Virginia Bioinformatics Institute researcher investigates impact of nutrition on human health
The Virginia Bioinformatics Institute at Virginia Tech recently welcomed its newest faculty member, Josep Bassaganya-Riera.
The long-term goal of Bassaganya-Riera’s research at the Virginia Bioinformatics Institute is to better understand how nutrition affects human health. More specifically, he is examining the cellular and molecular mechanisms by which dietary lipids and phytochemicals regulate inflammation and metabolism, and prevent chronic diseases.
His work focuses on three research areas: nutritional immunology, gastrointestinal health, and obesity and its accompanying complications, such as type 2 diabetes and cardiovascular disease. The modulation of inflammation and immune function are common integrative themes in Bassaganya-Riera’s work, since both are directly affected by changes in nutrition.
Bassaganya-Riera’s work in nutritional immunology involves characterizing the modulatory effects of dietary lipids such as conjugated linoleic acid (a fatty acid) on inflammation and immunity. One component of this work examines the safety of fatty-acid-enriched infant formula for human consumption by looking at their effects on the immune system. Another key project looks in detail at the immune-related effects of dietary abscisic acid on the activity of specific nuclear receptors (the peroxisome proliferator-activated receptor-gamma).
Within the area of gastrointestinal health, Bassaganya-Riera and co-workers are examining how dietary compounds and their derivatives may prevent mucosal inflammation, specifically in patients with Crohn’s disease and ulcerative colitis, which are two forms of inflammatory bowel disease that affect over one million people in North America and four million worldwide (Crohn’s and Colitis Foundation of America).
Related to obesity and its impact on health, Bassaganya-Riera’s laboratory is actively screening and discovering naturally occurring, orally active nutraceuticals that activate nuclear receptors and which may provide possible interventions against diabetes and cardiovascular disease.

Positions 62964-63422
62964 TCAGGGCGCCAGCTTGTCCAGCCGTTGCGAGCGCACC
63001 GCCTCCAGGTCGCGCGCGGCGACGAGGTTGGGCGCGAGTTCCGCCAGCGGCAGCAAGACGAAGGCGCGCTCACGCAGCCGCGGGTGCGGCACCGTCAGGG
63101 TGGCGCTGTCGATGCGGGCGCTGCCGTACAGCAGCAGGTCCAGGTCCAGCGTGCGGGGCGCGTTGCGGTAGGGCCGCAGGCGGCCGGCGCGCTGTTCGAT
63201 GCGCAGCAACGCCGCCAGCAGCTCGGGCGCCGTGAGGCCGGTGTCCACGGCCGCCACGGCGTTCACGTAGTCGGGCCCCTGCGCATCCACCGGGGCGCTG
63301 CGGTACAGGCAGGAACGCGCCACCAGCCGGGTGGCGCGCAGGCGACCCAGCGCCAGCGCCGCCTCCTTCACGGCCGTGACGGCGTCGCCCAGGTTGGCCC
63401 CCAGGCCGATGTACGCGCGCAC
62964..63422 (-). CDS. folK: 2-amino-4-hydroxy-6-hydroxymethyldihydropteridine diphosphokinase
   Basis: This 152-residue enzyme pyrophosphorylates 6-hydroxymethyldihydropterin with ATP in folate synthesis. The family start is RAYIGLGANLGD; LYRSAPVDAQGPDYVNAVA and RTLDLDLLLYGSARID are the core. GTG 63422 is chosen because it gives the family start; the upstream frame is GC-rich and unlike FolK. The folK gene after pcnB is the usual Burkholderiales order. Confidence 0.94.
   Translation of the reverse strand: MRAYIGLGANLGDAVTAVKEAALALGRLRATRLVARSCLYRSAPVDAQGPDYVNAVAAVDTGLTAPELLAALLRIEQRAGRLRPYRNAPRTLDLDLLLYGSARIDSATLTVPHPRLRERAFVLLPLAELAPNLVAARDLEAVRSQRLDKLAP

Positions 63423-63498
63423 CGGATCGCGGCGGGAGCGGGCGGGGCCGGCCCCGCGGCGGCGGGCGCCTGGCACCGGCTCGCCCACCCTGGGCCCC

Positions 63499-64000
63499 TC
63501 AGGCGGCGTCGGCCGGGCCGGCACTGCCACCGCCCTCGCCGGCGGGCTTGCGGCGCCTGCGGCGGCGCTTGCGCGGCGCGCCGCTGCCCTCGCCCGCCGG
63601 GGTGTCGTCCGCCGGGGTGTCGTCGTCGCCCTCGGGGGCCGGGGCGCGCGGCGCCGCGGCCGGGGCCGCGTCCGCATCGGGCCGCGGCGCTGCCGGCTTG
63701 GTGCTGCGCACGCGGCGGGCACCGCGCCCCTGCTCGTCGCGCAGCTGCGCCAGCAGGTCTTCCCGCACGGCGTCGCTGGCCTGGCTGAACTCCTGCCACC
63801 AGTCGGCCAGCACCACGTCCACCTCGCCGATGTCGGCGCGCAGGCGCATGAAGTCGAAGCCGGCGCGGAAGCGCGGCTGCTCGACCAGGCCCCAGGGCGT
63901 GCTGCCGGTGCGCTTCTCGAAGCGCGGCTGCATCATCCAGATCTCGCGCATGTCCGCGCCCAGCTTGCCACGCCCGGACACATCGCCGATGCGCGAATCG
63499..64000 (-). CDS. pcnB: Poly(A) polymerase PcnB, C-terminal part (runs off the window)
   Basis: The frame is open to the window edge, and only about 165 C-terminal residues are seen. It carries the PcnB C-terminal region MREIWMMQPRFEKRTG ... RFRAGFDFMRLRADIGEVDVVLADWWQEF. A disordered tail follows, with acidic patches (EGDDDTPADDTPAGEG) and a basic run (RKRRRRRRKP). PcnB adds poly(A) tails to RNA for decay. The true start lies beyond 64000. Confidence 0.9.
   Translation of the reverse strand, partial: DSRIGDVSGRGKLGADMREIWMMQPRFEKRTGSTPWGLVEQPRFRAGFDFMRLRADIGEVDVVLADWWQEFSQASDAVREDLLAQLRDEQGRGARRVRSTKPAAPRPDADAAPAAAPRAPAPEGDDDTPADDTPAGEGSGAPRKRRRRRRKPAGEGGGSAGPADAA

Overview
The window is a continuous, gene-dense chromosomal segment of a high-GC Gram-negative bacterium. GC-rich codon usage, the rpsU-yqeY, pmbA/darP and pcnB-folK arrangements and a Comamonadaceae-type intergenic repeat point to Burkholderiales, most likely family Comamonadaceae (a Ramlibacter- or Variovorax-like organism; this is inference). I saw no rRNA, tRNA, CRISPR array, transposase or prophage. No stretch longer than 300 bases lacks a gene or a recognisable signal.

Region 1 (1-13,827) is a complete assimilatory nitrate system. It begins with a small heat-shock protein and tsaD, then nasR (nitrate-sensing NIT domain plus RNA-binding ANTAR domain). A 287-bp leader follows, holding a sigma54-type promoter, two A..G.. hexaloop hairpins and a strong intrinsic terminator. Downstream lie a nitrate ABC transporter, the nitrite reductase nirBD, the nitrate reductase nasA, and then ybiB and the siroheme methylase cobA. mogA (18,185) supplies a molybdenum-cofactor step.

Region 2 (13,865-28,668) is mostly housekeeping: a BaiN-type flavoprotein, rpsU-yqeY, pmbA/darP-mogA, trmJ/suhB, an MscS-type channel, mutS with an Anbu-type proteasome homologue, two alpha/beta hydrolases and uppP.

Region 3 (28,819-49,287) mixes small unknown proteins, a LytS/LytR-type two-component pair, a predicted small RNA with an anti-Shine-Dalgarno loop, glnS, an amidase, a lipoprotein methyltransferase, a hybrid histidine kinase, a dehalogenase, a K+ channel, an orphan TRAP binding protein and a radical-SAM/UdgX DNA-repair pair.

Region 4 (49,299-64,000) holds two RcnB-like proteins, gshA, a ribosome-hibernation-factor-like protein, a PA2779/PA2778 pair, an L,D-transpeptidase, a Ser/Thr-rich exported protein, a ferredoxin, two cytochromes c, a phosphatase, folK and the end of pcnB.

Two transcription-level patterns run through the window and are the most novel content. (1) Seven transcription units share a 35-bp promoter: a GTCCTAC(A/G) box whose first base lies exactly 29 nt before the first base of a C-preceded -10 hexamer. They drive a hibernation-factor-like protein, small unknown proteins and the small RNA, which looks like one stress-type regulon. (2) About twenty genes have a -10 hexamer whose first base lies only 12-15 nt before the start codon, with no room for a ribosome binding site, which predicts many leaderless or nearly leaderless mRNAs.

VBI Executive and Scientific Director Bruno Sobral commented: “Dr. Bassaganya-Riera’s research interests in immunology provide a strong strategic fit with VBI’s research portfolio. The immune system is intimately linked to the host-response machinery in different disease states. VBI’s focus on infectious disease research will benefit considerably from Dr. Bassaganya-Riera’s expertise in immunology and his wider investigations into the impact of nutrition on human health.”
Supplementary biographical information for Josep Bassaganya-Riera
Josep Bassaganya-Riera received his Ph.D. in 2000 in nutrition and immunology from Iowa State University and served as a research assistant, assistant scientist, and associate scientist at the university from 1997 to 2002. He most recently served as assistant professor in Virginia Tech’s Department of Human Nutrition, Foods and Exercise in the College of Agriculture and Life Sciences, directing the department’s Laboratory of Nutritional Immunology and Molecular Nutrition.
In 2006, Bassaganya-Riera was awarded the Junior Faculty Travel Award by the American Association of Immunologists for his research involving gastrointestinal health. His work has also been recognized by the American Society of Nutritional Sciences, who awarded him the 2005 Bio-Serv Award in Experimental Nutrition.
He is a member of numerous professional societies (e.g., the American Association of Immunologists, the American Society for Nutritional Sciences, and the American Gastroenterological Association) and also serves either on the editorial board or as a reviewer for several journals. He has held and currently holds many research grants from various sources including the National Institutes of Health, the United States Department of Agriculture, and industrial corporations.
Bassaganya-Riera has published over 50 scientific papers, book chapters, abstracts and reviews. He has participated in many international and national symposia and meetings on nutrition and immunology; his work is well recognized within and outside the United States.